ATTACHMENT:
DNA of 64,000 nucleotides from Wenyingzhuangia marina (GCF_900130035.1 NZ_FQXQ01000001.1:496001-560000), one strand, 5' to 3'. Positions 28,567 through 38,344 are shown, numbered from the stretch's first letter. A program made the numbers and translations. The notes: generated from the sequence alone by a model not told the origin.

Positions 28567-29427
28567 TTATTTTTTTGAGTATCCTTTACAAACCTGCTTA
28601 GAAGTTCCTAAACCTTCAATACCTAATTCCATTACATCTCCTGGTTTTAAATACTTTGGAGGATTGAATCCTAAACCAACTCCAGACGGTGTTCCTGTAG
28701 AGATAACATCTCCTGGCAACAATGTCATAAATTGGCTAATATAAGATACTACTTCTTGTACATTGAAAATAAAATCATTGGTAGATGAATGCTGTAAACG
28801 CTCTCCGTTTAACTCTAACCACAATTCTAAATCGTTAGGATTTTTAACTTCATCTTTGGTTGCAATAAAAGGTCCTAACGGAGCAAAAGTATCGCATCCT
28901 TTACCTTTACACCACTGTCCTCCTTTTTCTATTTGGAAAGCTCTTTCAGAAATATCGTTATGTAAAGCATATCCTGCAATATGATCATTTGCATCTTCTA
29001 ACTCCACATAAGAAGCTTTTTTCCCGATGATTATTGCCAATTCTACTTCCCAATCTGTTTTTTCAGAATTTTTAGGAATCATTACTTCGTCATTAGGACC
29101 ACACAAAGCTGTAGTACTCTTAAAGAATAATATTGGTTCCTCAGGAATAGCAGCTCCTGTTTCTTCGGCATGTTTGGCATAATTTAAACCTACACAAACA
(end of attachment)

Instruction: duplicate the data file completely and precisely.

DNA of 64,000 nucleotides from Wenyingzhuangia marina (GCF_900130035.1 NZ_FQXQ01000001.1:496001-560000), one strand, 5' to 3'. Positions 28,567 through 38,344 are shown, numbered from the stretch's first letter. A program made the numbers and translations. The notes: generated from the sequence alone by a model not told the origin.

Positions 28567-29427
28567 TTATTTTTTTGAGTATCCTTTACAAACCTGCTTA
28601 GAAGTTCCTAAACCTTCAATACCTAATTCCATTACATCTCCTGGTTTTAAATACTTTGGAGGATTGAATCCTAAACCAACTCCAGACGGTGTTCCTGTAG
28701 AGATAACATCTCCTGGCAACAATGTCATAAATTGGCTAATATAAGATACTACTTCTTGTACATTGAAAATAAAATCATTGGTAGATGAATGCTGTAAACG
28801 CTCTCCGTTTAACTCTAACCACAATTCTAAATCGTTAGGATTTTTAACTTCATCTTTGGTTGCAATAAAAGGTCCTAACGGAGCAAAAGTATCGCATCCT
28901 TTACCTTTACACCACTGTCCTCCTTTTTCTATTTGGAAAGCTCTTTCAGAAATATCGTTATGTAAAGCATATCCTGCAATATGATCATTTGCATCTTCTA
29001 ACTCCACATAAGAAGCTTTTTTCCCGATGATTATTGCCAATTCTACTTCCCAATCTGTTTTTTCAGAATTTTTAGGAATCATTACTTCGTCATTAGGACC
29101 ACACAAAGCTGTAGTACTCTTAAAGAATAATATTGGTTCCTCAGGAATAGCAGCTCCTGTTTCTTCGGCATGTTTGGCATAATTTAAACCTACACAAACA